Survey: Opinions often differ by gender

Amy Horst

Although most University students support same-sex marriage and oppose the war in Iraq, their opinions are often divided by gender, according to a study conducted by a sociology class at the University.

Professor Ronald Anderson’s Sociological Research Methods class (Soc 3801) spent a large part of the semester creating questions, doing Web and telephone surveys and analyzing the results of the survey to get a better idea of where University students stand on many current issues.

The large gender gap in students’ responses was one of the most surprising results of the survey, Anderson said.

“The issues that we found gender differences on were primarily related to cultural aspects like the war in Iraq, carrying guns and same-sex marriage,” Anderson said. “It’s definitely a matter of sensitivity to other cultures and other groups underlying those issues.”

Sociological surveys often expose differences that are subtle in everyday life but could change society’s priorities once women are in more positions of power, Anderson said.

He said such differences are likely the result of socialization, in which young girls play with dolls and young boys play video games that often do not encourage the development of social skills.

LuAnne Johnson, a teaching assistant for the class, said she was surprised women identified overall as being more liberal, and she was particularly surprised conservative women were more likely than all men to be supportive of same-sex marriage.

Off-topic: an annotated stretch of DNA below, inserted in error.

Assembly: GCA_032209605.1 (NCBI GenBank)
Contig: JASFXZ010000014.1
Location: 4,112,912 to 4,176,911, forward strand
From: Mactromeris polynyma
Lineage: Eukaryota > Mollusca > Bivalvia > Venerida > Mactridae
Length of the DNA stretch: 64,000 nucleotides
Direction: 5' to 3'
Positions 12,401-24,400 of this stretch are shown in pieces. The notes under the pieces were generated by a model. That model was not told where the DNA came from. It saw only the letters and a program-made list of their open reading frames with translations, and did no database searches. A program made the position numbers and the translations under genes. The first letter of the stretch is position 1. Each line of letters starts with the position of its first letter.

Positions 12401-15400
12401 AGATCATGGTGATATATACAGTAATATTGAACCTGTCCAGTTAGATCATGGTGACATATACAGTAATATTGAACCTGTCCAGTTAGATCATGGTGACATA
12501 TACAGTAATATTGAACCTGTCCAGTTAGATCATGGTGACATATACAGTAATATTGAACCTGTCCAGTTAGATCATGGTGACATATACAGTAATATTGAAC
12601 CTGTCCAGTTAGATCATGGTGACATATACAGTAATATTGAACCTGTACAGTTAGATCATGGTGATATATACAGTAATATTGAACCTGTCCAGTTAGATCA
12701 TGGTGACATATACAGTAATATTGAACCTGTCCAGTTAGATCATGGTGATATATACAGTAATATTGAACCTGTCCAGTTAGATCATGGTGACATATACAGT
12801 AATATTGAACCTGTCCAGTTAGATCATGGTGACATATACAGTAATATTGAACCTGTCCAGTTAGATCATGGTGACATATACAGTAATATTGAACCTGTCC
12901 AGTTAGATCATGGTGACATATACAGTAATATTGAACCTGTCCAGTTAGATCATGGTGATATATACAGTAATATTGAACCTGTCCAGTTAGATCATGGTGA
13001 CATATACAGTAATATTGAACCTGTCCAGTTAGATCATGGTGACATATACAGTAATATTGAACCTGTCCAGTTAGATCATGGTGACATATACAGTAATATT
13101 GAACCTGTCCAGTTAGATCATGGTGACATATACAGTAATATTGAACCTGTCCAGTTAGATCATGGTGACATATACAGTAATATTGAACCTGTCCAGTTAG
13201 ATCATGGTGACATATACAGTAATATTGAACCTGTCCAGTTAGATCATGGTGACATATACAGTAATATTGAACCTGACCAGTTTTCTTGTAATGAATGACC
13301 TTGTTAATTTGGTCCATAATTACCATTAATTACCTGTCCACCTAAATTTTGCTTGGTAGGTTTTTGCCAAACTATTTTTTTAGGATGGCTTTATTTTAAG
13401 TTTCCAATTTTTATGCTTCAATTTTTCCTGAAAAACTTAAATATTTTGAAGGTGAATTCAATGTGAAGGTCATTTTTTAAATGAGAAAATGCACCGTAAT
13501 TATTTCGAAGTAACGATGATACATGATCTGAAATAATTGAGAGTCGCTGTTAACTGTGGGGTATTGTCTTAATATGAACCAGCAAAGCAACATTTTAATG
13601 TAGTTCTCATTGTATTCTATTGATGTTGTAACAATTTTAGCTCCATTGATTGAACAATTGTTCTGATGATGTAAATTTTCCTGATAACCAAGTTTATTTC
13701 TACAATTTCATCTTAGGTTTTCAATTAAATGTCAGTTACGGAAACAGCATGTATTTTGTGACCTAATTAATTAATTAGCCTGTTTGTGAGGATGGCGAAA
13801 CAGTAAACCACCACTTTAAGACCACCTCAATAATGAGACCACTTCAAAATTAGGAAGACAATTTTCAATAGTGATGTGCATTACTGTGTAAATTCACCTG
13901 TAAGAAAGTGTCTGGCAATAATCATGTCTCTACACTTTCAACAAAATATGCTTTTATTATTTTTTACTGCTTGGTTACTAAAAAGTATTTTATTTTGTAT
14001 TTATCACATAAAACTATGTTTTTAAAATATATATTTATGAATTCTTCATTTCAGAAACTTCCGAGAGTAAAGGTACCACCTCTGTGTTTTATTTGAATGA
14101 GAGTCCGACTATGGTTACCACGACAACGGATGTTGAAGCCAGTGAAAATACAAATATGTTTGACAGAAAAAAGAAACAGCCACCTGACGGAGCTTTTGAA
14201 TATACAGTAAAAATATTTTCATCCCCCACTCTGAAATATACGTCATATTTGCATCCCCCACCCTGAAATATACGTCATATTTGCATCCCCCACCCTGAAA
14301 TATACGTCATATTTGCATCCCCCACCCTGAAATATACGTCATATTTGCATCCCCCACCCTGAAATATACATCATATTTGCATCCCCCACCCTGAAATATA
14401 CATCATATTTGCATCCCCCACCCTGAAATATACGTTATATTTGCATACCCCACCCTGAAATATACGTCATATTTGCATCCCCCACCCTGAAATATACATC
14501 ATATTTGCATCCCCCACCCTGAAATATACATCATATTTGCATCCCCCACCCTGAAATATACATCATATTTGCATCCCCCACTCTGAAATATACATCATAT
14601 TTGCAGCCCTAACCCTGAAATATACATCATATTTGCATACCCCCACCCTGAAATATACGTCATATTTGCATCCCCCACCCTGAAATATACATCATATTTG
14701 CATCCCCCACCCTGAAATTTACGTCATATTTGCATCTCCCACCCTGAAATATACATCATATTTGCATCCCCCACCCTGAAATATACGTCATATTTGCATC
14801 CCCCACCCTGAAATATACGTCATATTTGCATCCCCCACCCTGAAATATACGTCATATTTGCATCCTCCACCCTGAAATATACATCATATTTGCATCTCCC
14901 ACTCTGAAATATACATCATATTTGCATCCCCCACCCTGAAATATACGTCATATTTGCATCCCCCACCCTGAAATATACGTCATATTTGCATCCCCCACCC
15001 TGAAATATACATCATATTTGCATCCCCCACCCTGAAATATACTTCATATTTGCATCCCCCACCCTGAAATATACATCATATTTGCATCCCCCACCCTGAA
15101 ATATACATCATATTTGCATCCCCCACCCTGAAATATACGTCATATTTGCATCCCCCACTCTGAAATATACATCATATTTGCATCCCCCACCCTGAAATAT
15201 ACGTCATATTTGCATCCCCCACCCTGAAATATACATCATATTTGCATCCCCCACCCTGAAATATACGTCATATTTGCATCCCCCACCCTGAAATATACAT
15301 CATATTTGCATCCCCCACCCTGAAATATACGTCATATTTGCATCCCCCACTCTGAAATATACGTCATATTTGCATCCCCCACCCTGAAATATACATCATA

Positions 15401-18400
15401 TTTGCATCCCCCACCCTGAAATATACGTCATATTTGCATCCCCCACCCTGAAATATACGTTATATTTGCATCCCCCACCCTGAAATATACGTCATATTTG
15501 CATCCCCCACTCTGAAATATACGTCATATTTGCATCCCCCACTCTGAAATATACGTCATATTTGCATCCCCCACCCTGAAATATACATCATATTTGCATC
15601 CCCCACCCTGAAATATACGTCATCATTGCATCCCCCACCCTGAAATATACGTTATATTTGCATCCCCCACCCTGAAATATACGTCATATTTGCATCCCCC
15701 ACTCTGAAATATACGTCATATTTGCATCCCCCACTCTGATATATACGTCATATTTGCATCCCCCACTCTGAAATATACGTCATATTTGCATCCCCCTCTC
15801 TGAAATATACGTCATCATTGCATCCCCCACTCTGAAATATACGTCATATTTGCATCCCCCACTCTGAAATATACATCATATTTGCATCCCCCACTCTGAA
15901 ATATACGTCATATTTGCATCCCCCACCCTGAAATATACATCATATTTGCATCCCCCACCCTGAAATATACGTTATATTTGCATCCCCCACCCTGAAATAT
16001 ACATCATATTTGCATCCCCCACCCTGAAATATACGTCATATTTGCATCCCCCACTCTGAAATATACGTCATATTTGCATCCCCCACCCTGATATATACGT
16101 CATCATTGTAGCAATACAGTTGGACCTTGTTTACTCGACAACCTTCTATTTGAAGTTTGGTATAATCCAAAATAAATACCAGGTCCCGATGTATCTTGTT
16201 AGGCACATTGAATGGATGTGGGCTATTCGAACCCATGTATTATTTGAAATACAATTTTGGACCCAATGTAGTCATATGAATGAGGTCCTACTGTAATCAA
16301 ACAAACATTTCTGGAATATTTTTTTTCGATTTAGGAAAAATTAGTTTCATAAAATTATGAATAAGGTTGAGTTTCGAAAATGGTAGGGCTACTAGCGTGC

“(The survey) has brought out an interesting factor that needs to be looked at,” Johnson said.

Another surprising finding in the study, Anderson said, showed tuition increases are more likely to adversely affect women. Women whose families had less education also received less financial support from their families and were more likely to have loans than men from similar familial situations.

“I think it’s mainly related to old-fashioned ideas that a woman’s job is to raise a family,” Anderson said.

Students whose parents did not have a college degree also said they would be more likely to face hardship if tuition increased.

It is not uncommon for political attitudes to be divided between genders, sociology professor Elizabeth Boyle said.

She also said socialization is a major factor in such divisions.

Men might be more likely to disagree with same-sex marriage because they are taught from a young age to fear being perceived as gay, she said.

“If a little boy comes into day care one day wearing nail polish, everybody’s horrified,” she said.

Anderson’s students said doing the survey was a valuable experience.

Judy Ciofani, a sophomore in Anderson’s class, said the project was a good way to summarize everything the class had studied throughout the semester.

“It was really cool to see how everything came together at the end,” said Ciofani, a Spanish and sociology student.

Samantha Dibble, an advertising senior in Anderson’s class, spent three hours doing telephone interviews for the survey at the Minnesota Center for Survey Research.

“It’s really surprising how much people are willing to share,” Dibble said of the telephone interviews. “I only got refused once.”

Dibble said she had previously done telephone interviews for a survey in her advertising class, but had never been involved in making the survey.

The number of students who identified as liberal was surprising, said Ashley Booker, a sociology junior.

“I did expect that, but I didn’t expect it to be the big majority that it was,” she said.